For example, Schumpeter was very interested in the interplay between social and institutional factors, on the one hand, and economic factors, on the other. He argued that innovation—especially, technological innovation—is the most important factor in promoting economic growth.

He then followed up on this insight with a series of pioneering studies of entrepreneurship, in which he argued that very large enterprises are more important than small and medium-sized ones in driving innovation and economic growth, because they have the resources to undertake their own research and development.

This view had implications for government policy—for example, anti-trust policy—that some other Austrian economists found uncongenial. Indeed, it is ironic that this sociological dimension of Schumpeter’s thought has sometimes been better appreciated by Keynesian, Marxian, and so-called “heterodox” economists than by other Austrians.

In addition to his work on the conceptual foundations of political economy and on the sociology of business enterprises and other institutions, Schumpeter also did path-breaking research in the history of economic thought. In this regard, he played an important role in bringing the seminal contribution of the sixteenth-century Salamanca School of economics to the attention of the public.

Principal Works of Joseph A. Schumpeter

The Nature and Essence of Economic Theory (1908).

The Theory of Economic Development: An Inquiry into Profits, Capital, Credit, Interest, and the Business Cycle (1911).

Economic Doctrine and Method: An Historical Sketch (1912).

The Economics and Sociology of Capitalism (1918).

Imperialism and Social Classes (1919).

Business Cycles: A Theoretical, Historical, and Statistical Analysis of the Capitalist Process (1939).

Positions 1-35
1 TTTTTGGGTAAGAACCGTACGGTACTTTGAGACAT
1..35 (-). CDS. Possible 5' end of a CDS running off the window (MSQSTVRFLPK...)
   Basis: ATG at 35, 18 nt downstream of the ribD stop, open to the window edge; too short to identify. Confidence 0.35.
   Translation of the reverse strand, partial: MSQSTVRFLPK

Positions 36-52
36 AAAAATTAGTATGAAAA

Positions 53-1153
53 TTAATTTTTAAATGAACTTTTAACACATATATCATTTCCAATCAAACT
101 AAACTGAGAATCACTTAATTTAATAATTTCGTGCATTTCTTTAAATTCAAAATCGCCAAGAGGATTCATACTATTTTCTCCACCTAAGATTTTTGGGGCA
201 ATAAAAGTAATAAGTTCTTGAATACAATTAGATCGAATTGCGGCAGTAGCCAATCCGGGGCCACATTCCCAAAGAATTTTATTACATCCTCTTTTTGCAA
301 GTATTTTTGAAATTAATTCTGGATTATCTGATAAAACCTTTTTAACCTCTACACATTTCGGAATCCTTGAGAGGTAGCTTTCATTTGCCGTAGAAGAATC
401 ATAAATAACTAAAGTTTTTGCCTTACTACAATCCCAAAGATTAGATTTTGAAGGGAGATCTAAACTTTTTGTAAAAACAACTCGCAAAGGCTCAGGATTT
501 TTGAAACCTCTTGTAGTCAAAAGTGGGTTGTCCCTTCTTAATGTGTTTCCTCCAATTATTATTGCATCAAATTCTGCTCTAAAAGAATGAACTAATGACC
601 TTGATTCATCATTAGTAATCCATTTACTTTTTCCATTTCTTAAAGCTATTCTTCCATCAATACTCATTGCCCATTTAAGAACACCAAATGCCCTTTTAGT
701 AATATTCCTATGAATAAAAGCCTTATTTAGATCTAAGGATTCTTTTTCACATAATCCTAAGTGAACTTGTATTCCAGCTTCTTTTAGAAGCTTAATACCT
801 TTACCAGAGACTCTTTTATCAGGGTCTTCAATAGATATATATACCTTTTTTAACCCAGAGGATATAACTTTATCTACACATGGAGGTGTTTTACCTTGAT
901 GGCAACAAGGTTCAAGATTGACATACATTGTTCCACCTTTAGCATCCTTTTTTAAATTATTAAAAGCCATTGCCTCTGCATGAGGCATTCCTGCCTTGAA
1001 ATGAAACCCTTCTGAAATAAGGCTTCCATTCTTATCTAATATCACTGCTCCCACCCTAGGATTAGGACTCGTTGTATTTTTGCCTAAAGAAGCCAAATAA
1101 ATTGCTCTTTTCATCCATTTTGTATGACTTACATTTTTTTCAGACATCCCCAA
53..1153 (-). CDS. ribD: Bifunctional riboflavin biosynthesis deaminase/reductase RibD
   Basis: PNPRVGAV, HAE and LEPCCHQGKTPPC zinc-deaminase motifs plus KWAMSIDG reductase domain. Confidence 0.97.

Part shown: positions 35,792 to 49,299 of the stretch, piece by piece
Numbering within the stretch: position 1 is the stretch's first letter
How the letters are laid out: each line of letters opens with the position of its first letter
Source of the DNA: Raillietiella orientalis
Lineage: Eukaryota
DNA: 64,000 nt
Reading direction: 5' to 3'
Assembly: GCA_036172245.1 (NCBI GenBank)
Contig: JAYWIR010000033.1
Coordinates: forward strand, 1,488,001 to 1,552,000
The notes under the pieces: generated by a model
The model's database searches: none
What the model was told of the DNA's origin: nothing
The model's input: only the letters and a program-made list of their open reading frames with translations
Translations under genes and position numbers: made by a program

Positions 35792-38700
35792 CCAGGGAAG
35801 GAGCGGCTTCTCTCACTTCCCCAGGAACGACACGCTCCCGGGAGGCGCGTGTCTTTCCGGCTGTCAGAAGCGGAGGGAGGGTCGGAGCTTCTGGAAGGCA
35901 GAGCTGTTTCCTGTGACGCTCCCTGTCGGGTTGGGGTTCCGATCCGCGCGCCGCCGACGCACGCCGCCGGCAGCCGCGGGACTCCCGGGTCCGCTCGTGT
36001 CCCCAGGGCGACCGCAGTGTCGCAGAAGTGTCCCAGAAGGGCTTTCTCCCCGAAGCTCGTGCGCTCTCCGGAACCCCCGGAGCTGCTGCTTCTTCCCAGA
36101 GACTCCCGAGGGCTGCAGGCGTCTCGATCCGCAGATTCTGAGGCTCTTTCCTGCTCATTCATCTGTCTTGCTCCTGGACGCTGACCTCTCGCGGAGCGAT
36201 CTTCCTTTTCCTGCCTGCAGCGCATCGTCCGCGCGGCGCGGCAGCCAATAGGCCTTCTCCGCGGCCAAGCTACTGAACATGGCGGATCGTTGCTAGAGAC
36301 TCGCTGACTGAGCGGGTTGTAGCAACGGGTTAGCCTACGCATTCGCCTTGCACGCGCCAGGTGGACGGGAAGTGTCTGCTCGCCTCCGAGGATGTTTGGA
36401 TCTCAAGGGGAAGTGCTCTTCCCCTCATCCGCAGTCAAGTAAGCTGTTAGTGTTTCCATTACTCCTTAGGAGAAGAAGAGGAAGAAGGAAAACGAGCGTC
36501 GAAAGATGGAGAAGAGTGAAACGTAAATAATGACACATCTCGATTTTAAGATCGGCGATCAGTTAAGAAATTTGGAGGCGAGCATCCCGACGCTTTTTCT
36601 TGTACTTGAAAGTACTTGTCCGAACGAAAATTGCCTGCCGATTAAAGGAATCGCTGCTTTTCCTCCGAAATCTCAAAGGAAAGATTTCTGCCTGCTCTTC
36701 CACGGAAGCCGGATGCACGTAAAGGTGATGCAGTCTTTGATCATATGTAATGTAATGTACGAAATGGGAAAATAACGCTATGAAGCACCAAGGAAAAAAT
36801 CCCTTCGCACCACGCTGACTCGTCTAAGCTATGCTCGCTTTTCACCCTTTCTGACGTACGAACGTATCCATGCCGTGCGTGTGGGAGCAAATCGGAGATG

Capitalism, Socialism, and Democracy (1942).

Ten Great Economists: From Marx to Keynes (1951).

Essays: On Entrepreneurs, Innovations, Business Cycles, and the Evolution of Capitalism, edited by Richard V. Clemence (1951)

History of Economic Analysis, edited by Elizabeth Boody Schumpeter (1954).

Treatise on Money, edited by Fritz Karl Mann (1970).

Works on Schumpeter

Allen, Robert Loring, Opening Doors: The Life and Work of Joseph Schumpeter, two volumes (1991).

Andersen, Esben Sloth, Evolutionary Economics: Post-Schumpeterian Contributions (2005).

Andersen, Esben Sloth, Schumpeter’s Evolutionary Economics: A Theoretical, Historical and Statistical Analysis of the Engine of Capitalism (2009).

Andersen, Esben Sloth, Joseph A. Schumpeter: A Theory of Social and Economic Evolution (2011).

Burlamaqui, Leonardo and Rainer Kattel, eds., Schumpeter’s Capitalism, Socialism and Democracy: A Twenty-First Century Agenda(2019).

Callegari, Beniamino, Foundations of Post-Schumpeterian Economics: Innovation, Institutions and Finance (2020).

Carayannis, Elias G. and C. Ziemnowicz, eds., Rediscovering Schumpeter: Creative Destruction Evolving into “Mode 3” (2007).

Hanusch, Horst, ed., The Legacy of Joseph A. Schumpeter, two volumes (1999).

März, Eduard, Joseph Schumpeter: Scholar, Teacher, and Politician (1993).

McKraw, Thomas K., Prophet of Innovation: Joseph Schumpeter and Creative Destruction (2010).

Medearis, John, Joseph Schumpeter’s Two Theories of Democracy (2001).

Medearis, John, Joseph A. Schumpeter (2009).

Moss, Lawrence S., ed., Joseph A. Schumpeter: Historian of Economics: Perspectives on the History of Economic Thought (1996).

Peneder, Michael and Andreas Resch, Schumpeter’s Venture Money(2021).

Shionoya, Yuichi, Schumpeter and the Idea of Social Science: A Metatheoretical Study (1997).

Swedberg, Richard, Joseph A. Schumpeter: His Life and Work (1995).